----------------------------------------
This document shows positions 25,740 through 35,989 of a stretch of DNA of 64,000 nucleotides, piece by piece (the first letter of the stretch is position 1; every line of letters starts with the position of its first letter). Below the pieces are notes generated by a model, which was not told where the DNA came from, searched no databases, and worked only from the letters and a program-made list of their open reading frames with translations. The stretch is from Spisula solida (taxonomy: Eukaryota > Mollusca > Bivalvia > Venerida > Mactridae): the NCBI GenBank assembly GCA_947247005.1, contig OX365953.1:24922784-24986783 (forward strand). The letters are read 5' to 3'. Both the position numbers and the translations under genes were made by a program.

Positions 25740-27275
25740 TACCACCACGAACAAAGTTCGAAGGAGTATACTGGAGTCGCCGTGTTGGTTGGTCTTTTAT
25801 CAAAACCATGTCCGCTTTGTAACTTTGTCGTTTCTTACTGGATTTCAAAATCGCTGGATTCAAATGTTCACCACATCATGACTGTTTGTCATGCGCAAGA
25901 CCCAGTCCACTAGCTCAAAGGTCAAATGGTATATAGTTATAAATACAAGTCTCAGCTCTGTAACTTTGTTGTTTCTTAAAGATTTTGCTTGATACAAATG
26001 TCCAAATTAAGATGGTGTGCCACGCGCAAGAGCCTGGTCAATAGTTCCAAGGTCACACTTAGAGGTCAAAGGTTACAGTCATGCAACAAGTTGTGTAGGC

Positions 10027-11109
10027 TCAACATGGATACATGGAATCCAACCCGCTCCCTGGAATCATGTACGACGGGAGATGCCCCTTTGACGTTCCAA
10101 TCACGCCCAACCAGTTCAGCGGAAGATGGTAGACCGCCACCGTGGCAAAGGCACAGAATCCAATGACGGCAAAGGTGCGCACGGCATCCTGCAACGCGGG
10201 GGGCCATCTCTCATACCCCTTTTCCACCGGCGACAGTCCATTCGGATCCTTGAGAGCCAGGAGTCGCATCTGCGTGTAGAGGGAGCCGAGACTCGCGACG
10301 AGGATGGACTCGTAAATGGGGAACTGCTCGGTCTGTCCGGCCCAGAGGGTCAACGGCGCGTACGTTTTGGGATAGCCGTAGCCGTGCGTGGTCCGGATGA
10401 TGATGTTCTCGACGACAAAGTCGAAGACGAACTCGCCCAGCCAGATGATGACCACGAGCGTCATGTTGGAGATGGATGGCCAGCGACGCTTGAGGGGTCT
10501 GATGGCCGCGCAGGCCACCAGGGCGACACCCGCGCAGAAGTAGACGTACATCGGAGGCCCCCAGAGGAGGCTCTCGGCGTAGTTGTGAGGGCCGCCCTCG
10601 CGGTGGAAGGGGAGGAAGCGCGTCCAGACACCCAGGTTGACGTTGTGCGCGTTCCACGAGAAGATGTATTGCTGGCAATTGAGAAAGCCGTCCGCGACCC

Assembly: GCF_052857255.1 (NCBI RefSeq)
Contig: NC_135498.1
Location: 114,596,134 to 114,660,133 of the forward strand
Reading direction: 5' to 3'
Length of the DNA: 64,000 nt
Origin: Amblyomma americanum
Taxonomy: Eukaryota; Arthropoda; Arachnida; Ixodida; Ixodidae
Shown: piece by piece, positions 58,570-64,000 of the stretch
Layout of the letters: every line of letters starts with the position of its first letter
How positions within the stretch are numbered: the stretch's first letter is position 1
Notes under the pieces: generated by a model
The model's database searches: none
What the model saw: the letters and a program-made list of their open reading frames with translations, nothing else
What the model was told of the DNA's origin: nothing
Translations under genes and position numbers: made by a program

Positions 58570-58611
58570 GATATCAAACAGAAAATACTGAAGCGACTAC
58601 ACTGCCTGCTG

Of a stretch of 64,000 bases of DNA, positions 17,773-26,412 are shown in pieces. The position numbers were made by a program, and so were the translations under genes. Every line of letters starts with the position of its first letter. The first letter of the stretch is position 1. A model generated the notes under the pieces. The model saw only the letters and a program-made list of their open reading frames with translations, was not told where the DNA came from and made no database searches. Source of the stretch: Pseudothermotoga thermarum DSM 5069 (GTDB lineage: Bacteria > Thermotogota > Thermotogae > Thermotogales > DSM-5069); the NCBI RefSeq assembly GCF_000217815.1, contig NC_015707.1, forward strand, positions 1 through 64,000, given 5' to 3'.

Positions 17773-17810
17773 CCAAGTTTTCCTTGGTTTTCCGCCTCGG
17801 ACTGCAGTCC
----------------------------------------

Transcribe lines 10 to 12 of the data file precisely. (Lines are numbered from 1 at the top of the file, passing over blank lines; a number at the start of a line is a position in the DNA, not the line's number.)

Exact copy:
10201 GGGCCATCTCTCATACCCCTTTTCCACCGGCGACAGTCCATTCGGATCCTTGAGAGCCAGGAGTCGCATCTGCGTGTAGAGGGAGCCGAGACTCGCGACG
10301 AGGATGGACTCGTAAATGGGGAACTGCTCGGTCTGTCCGGCCCAGAGGGTCAACGGCGCGTACGTTTTGGGATAGCCGTAGCCGTGCGTGGTCCGGATGA
10401 TGATGTTCTCGACGACAAAGTCGAAGACGAACTCGCCCAGCCAGATGATGACCACGAGCGTCATGTTGGAGATGGATGGCCAGCGACGCTTGAGGGGTCT